JACKSON, Miss. (Legal Newsline) - The Mississippi Supreme Court has upheld a trial judge's decision in a wrongful death lawsuit that said a great-nephew lacked standing because he is not considered a beneficiary under the state's wrongful death statute.
The Court, in its opinion filed March 10, was asked to determine whether the general saving statute of Mississippi Code Section 15-1-69 applies when an original suit is dismissed for lack of standing.
Because the original complaint was dismissed with prejudice, and no appeal was taken from that dismissal, the Court did not reach this issue, and affirmed the trial court's judgment in favor of the defendants.
Ellen Pope died on Jan. 12, 2004, while a resident of the Shelby Nursing and Rehabilitation Center. Her great-nephew, James Payne, filed a wrongful death suit on Aug. 25, 2004 against Shelby, Delta Heath Group, Inc., Pensacola Health Group, Inc., and a number of individuals.
Payne filed the suit as the personal representative of his great-aunt and in his individual capacity as a wrongful death beneficiary. However, as a great-nephew, Payne was not a wrongful death beneficiary under the wrongful death statute. Moreover, when Payne filed the suit, he had not yet been appointed administrator of his great-aunt's estate. He was not appointed administrator until seven and a half months after filing the wrongful death action, according to Court documents.
On Oct. 6, 2006, the defendants filed a motion to dismiss, or in the alternative, for summary judgment, arguing that Payne lacked standing to bring the suit. Payne responded by filing a motion to substitute himself as administrator of his great-aunt's estate under Mississippi Rule of Civil Procedure 17(a). The trial court granted Payne's motion to substitute and denied the defendants' motion to dismiss.
The state's high court then granted the defendants' petition for interlocutory appeal, reversing the trial judge's denial of the defendants' motion to dismiss, finding that, because Payne had not been appointed administrator of his great-aunt's estate at the time he filed the lawsuit and because he was not a wrongful death beneficiary as defined by Mississippi Code Section 11-7-13, he lacked standing.
The decision did not indicate whether the dismissal should have been with or without prejudice, but it remanded the case to the trial court "for entry of an order consistent with this opinion."
On remand, the trial judge dismissed the case with prejudice and entered a final judgment in favor of the defendants. The order was entered on Oct. 28, 2008. Payne did not appeal from that order.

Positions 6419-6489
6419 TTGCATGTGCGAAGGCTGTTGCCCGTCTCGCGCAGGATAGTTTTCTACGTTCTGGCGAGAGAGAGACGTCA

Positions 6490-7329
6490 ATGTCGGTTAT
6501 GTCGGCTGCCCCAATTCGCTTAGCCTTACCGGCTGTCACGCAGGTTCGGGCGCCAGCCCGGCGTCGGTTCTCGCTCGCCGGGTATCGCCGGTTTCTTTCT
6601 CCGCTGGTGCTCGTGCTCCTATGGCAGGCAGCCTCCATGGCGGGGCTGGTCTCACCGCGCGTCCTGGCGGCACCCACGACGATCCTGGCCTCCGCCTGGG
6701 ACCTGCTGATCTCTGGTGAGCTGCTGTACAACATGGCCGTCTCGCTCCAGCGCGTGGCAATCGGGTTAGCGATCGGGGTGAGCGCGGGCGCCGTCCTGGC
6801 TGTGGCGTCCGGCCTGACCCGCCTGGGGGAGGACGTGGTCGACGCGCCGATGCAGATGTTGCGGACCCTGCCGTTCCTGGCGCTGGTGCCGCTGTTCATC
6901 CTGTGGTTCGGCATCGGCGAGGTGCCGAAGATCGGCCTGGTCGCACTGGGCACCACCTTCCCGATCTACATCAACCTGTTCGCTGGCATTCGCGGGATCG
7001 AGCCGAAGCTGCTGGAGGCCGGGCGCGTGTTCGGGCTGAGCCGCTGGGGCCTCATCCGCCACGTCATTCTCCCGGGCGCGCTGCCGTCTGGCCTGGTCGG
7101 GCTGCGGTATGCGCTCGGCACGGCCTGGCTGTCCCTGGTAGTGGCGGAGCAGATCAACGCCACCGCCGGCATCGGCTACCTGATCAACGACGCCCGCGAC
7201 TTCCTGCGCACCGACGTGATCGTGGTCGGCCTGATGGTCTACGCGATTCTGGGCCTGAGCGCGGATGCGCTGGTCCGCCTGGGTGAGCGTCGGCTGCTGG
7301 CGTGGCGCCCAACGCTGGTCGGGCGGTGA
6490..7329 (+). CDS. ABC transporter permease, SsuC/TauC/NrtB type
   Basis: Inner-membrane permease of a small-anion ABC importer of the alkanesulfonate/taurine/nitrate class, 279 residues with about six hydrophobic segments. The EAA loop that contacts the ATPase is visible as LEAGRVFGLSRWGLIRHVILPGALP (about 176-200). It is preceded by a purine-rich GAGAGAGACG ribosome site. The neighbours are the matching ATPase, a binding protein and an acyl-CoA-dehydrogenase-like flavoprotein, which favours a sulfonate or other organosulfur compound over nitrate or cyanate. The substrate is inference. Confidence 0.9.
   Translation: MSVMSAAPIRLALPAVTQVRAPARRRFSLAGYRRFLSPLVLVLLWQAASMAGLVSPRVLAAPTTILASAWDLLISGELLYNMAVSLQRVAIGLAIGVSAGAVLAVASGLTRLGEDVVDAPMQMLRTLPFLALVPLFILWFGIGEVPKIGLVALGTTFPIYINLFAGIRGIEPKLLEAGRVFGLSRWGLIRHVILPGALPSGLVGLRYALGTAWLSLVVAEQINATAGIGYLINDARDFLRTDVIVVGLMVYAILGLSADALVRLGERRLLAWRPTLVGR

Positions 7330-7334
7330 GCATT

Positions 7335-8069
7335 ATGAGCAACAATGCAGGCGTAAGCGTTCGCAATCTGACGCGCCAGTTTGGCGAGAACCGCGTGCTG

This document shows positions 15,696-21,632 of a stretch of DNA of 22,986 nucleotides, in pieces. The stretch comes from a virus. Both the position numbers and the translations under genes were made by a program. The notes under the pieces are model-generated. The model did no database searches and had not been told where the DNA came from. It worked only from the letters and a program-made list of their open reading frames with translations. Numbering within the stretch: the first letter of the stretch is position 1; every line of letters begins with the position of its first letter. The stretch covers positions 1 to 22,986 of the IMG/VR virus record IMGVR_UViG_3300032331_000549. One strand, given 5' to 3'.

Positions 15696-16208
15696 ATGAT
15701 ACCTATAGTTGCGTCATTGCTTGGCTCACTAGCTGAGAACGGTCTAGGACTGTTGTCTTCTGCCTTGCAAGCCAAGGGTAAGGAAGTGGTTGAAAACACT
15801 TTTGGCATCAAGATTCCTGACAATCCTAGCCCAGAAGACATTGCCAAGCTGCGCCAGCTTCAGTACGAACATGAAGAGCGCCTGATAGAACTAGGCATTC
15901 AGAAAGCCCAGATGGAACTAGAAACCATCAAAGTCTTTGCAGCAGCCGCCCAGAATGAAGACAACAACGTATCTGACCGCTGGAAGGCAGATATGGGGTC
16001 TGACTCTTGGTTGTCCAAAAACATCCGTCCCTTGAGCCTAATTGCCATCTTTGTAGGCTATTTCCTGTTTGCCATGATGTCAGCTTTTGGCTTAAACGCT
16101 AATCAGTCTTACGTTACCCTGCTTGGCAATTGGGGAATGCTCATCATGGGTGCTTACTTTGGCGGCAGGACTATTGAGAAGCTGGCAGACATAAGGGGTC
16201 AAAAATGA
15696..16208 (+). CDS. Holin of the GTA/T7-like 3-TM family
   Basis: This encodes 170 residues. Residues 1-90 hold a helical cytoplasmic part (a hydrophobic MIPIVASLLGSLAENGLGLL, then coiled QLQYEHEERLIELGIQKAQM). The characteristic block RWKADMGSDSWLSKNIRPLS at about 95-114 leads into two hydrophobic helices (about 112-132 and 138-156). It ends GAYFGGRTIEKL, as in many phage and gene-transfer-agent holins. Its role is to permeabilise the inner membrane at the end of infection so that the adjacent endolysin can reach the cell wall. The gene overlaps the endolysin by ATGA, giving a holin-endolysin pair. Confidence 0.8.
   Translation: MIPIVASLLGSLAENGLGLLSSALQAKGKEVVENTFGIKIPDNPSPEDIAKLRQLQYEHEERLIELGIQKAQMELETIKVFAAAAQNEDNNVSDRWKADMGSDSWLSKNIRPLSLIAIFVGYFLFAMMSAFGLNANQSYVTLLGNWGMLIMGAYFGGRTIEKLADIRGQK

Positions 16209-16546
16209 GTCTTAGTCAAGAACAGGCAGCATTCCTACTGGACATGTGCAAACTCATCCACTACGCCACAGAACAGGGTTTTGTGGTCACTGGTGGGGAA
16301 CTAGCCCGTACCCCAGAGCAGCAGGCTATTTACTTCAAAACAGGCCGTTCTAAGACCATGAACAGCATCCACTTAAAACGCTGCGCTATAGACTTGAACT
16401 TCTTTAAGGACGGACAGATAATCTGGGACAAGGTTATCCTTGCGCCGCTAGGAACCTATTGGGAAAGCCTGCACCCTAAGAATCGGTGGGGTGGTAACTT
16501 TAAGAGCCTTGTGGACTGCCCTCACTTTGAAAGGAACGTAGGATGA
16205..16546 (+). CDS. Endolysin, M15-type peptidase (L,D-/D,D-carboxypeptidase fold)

Then, on June 29, 2009, Payne attempted to revive the wrongful death action by filing another complaint. The only material difference between the second complaint and the original complaint was that Payne did not sue Shelby or the original individual defendants. Payne instead sued two named entities, Delta Health Group, Inc., and Pensacola Health Trust, Inc., and 10 unnamed entities.
Delta immediately filed a motion to dismiss, arguing that the case previously had been dismissed with prejudice and that the statute of limitations had expired. After the plaintiff's response had been filed, Pensacola filed a motion to dismiss for deficient service of process. In the alternative, Pensacola moved to join Delta's motion.
A hearing on the motions to dismiss was held on Oct. 14, 2009. At the conclusion of the hearing, the trial judge requested additional briefing on Delta's motion to dismiss. Regarding the issue of service of process raised by Pensacola, the trial judge agreed to allow the plaintiff an additional 60 days in which to serve Pensacola.
On Nov. 9, 2009, the trial judge entered an order granting Delta's motion to dismiss. The judge found that the general saving statute did not apply because the original action was not "duly commenced" and because the case had been dismissed previously with prejudice. The order never mentioned Pensacola, and the parties concede that Pensacola is not a party to this appeal because it never was served properly with the complaint.
Justice James W. Kitchens, who authored the Court's opinion, said the trial judge was correct in finding that the dismissal with prejudice of the original suit barred any further litigation of any or all of the same claims.
A dismissal with prejudice, the Court explained, "bars the right to bring or maintain an action on the same claim or cause."
"Thus, the plaintiff was barred from bringing a subsequent action after the original complaint was dismissed with prejudice," it wrote. "On appeal, the plaintiff cites case law holding that dismissal for lack of standing is a dismissal based on form rather than substance, and thus, the general saving statute should apply. However, this argument should have been made via an appeal from the dismissal of the original suit.
"In order to file a second complaint, the plaintiff would have had to challenge the dismissal. Because no attack was made, any and all further actions were procedurally barred."
From Legal Newsline: Reach Jessica Karmasek by e-mail at email@example.com.